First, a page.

Am I scared of the wholesale abondonment of these principles? Yup. And, when feelgoodism strikes against her personal likings, Ms. McCain will be as well.
The Obama administration has made it obvious to everyone that the very idea of any restraint upon their powers is noxious to them. From memos in which the Homeland Security Department warns local police to be on the lookout for people who “cling to state’s rights”, to David Axelrord, one of the President’s two whip-smart street -fighters (the President’s ”brains” in the nomenclature of the New-Left), calling the Tea Parties “unhealthy”, to the President’s refusal to allow healthy banks to return, with interest, the money the president took from the shrinking population of actual taxpayers.
Nancy Pelosi, the president’s parlimentarian, saw fit to write language into the massive borrowing bill which allowed the Federal Government to sidestep working with a state’s elected governor, should they reject their part of the pirate’s booty of “stimulus” and go straight to the legsilature. That blatantly violated the 10th Amendment.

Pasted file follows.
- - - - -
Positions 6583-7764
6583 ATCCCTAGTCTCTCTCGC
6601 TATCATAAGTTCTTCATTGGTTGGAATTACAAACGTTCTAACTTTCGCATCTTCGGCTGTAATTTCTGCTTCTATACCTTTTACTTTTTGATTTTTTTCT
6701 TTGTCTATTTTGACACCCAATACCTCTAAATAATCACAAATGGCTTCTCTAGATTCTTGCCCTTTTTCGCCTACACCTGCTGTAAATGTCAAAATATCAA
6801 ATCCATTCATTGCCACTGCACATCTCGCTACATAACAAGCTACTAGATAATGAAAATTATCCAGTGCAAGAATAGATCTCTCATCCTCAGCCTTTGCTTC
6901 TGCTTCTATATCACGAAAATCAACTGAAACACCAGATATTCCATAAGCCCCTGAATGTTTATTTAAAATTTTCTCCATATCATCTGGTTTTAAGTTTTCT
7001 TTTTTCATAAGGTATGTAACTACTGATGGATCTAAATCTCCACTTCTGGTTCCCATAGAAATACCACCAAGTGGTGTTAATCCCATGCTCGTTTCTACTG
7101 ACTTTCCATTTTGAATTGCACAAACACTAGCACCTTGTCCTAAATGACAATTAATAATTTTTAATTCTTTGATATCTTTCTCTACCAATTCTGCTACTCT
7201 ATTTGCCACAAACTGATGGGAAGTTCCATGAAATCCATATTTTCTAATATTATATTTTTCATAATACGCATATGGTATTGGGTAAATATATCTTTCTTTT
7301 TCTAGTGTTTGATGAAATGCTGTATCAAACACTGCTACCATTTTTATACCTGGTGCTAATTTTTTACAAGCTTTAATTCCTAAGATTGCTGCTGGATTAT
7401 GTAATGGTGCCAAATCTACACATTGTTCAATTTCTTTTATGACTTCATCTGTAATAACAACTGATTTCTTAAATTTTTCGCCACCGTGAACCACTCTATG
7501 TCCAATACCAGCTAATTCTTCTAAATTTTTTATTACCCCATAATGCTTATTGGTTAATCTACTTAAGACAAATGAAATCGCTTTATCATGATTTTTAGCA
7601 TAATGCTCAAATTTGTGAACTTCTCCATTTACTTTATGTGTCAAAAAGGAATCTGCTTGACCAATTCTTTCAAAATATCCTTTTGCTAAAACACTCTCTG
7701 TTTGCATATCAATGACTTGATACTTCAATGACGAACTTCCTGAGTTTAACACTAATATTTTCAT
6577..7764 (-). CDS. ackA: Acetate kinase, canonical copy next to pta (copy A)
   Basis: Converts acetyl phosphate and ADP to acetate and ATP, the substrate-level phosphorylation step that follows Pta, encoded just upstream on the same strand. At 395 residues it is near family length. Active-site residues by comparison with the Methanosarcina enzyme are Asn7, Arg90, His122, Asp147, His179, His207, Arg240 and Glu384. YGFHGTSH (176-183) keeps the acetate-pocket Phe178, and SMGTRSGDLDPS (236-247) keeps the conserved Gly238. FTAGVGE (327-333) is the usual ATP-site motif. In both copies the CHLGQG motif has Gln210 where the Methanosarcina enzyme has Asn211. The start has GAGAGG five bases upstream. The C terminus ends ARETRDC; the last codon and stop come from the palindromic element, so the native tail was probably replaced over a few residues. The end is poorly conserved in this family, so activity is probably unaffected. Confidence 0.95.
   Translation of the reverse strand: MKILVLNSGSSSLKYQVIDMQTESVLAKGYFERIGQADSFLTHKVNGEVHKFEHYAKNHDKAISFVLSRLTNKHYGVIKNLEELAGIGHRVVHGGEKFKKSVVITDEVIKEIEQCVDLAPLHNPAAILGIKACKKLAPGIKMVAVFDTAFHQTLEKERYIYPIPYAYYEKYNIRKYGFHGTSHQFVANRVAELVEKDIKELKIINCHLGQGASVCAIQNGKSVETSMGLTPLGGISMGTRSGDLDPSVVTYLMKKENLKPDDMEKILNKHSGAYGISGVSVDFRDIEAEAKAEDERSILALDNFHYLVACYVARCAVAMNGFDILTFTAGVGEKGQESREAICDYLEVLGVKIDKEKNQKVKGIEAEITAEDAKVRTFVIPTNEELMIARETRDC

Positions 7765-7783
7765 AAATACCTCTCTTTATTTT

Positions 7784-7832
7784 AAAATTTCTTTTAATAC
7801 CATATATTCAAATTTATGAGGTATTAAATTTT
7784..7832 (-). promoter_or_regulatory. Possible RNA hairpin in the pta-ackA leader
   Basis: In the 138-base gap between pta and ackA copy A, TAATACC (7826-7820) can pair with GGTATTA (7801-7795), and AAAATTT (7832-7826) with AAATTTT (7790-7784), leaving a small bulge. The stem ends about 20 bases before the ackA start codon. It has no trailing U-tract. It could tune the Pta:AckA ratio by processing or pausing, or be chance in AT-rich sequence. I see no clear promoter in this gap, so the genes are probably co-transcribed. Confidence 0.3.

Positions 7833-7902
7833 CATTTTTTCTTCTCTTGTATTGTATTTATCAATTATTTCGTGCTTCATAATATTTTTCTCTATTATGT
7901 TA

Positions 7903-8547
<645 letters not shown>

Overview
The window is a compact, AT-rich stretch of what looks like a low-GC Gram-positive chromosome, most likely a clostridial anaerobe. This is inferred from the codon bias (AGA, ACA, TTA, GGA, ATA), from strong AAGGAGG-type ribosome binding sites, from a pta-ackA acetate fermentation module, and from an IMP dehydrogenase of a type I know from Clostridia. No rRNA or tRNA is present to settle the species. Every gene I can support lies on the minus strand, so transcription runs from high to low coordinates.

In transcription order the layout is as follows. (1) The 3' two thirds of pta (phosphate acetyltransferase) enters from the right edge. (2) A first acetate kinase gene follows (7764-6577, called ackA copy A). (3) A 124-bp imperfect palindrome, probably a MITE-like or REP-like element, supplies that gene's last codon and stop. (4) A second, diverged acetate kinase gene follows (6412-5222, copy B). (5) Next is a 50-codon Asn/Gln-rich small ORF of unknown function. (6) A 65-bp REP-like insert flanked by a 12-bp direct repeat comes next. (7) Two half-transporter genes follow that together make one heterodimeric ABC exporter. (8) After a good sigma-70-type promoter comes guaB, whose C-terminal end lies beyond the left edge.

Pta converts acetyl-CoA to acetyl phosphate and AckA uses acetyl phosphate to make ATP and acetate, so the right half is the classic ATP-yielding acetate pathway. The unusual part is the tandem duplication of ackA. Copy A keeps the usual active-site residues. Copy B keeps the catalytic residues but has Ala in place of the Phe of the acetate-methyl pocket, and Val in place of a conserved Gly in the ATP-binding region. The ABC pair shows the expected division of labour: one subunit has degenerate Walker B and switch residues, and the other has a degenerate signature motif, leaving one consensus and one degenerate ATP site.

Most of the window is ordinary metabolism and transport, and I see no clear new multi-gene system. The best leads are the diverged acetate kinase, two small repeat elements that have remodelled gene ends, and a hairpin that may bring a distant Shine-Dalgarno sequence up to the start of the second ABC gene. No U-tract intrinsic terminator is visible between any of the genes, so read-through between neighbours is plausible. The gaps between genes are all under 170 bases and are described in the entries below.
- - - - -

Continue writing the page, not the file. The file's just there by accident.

Societies have already walked down the path of throwing away laws for expediency, and principles for modernism. Our Founders studied those societies, so can we. It was very modern for the U.K. to set-up separate treatment for their Muslim citizens and, as the Telegraph notes, that has extended to a separate legal system of Sharia Courts. Ms. McCain would have to like that–it is modern, it casts away obsolte positions such as the entire jurice-prudential underpinnings of English Common Law–but, her father, Senator McCain, is far too level headed, smart and moral to forget what Sharia law does to people, women in particular; Sentaor McCain, I wager, would argue against abonding the entire legal foundation of our Country—no mateter how hopenchangie it might tatse.